Whatever one thinks of the just concluded tumultuous campaign season, one thing is clear: most of the electorate is unhappy with the way Washington works. Restoring the public’s faith in our governing institutions should be a priority for the incoming president and Congress. There is one concrete step that could be taken right away that would signal a new approach to governing. Better yet, it already has bipartisan backing and it involves making our country safer from terrorism. Twelve years ago, the 9/11 Commission called on Congress to straighten out its dysfunctional oversight of the Department of Homeland Security (DHS). Now is the time to finally do so.
By 2014, 92 congressional committees and subcommittees claimed a piece of DHS oversight.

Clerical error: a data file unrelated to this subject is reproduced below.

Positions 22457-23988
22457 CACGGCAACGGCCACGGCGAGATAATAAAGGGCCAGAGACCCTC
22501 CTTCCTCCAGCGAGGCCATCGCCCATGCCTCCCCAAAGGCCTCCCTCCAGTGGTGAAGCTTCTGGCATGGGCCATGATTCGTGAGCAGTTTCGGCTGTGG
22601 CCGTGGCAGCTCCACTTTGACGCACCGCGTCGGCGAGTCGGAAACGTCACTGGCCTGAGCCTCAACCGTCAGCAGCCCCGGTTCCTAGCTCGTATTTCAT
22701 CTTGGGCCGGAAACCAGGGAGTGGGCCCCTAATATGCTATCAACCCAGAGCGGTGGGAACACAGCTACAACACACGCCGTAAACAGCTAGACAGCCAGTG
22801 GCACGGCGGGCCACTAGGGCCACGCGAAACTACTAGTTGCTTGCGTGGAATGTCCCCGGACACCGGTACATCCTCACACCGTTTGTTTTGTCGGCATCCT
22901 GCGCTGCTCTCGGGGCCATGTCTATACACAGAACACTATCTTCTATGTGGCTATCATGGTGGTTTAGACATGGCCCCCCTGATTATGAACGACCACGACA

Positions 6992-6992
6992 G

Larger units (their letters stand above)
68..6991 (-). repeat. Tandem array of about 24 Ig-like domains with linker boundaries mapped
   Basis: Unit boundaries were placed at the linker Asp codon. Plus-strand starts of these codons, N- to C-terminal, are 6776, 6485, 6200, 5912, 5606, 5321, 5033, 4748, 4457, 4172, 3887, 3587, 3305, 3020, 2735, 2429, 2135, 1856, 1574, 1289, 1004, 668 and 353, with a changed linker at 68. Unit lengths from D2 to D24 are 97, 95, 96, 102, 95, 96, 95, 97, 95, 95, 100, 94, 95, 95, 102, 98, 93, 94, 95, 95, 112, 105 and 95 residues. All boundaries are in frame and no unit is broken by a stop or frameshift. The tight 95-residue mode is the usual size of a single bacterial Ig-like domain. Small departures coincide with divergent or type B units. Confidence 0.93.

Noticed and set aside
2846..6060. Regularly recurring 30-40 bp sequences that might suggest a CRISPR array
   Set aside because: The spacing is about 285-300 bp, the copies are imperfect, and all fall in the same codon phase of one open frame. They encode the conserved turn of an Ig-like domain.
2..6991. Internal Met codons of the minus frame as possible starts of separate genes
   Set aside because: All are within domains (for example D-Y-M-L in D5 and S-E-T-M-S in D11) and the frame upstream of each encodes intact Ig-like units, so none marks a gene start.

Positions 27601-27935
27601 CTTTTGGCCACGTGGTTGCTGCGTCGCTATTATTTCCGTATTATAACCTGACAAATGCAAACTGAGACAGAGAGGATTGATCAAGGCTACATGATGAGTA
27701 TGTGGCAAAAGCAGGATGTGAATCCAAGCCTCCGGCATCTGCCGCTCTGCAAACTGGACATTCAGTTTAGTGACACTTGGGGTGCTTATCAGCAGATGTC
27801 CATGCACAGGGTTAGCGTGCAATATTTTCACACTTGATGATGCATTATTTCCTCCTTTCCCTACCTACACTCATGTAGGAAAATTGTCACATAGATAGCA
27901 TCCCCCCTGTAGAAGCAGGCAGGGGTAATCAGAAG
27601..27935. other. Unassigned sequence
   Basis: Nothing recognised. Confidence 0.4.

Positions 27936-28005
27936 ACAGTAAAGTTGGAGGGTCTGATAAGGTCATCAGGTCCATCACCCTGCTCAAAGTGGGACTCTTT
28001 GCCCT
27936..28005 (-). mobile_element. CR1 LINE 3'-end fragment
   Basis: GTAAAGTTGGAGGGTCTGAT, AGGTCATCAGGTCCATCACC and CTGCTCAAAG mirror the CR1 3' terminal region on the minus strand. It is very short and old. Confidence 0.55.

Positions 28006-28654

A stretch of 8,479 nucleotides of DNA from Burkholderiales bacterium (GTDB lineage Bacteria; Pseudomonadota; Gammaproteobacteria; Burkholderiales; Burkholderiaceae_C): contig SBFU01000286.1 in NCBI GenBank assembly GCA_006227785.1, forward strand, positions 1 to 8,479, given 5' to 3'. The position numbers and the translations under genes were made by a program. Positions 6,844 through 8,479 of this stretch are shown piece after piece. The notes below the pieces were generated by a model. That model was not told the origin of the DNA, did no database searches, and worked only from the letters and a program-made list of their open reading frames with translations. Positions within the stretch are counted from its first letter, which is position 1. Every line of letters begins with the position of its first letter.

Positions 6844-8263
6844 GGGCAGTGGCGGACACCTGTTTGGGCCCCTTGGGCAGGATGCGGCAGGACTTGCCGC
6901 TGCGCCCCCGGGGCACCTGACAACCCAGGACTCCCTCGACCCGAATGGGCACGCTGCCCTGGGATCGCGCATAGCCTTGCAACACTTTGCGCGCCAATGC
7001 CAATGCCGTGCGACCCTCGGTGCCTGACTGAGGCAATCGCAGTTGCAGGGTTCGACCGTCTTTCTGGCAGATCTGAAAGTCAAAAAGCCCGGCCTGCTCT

In the report of the 9/11 Commission, which we chaired, five Democrats and five Republicans unanimously recommended 41 changes to make our country more secure and defeat the terrorist threat. Since the report was released in 2004, nearly all of those recommendations have been implemented in whole or in substantial part, spurring a dramatic reorganization of our intelligence community and boosting our ability to stop terrorist attacks. These changes have made our government far better prepared than it was before 9/11.
Yet while Congress has imposed major reforms on the intelligence community, it has not updated its own structures, even as the terrorist threat has become arguably more dangerous.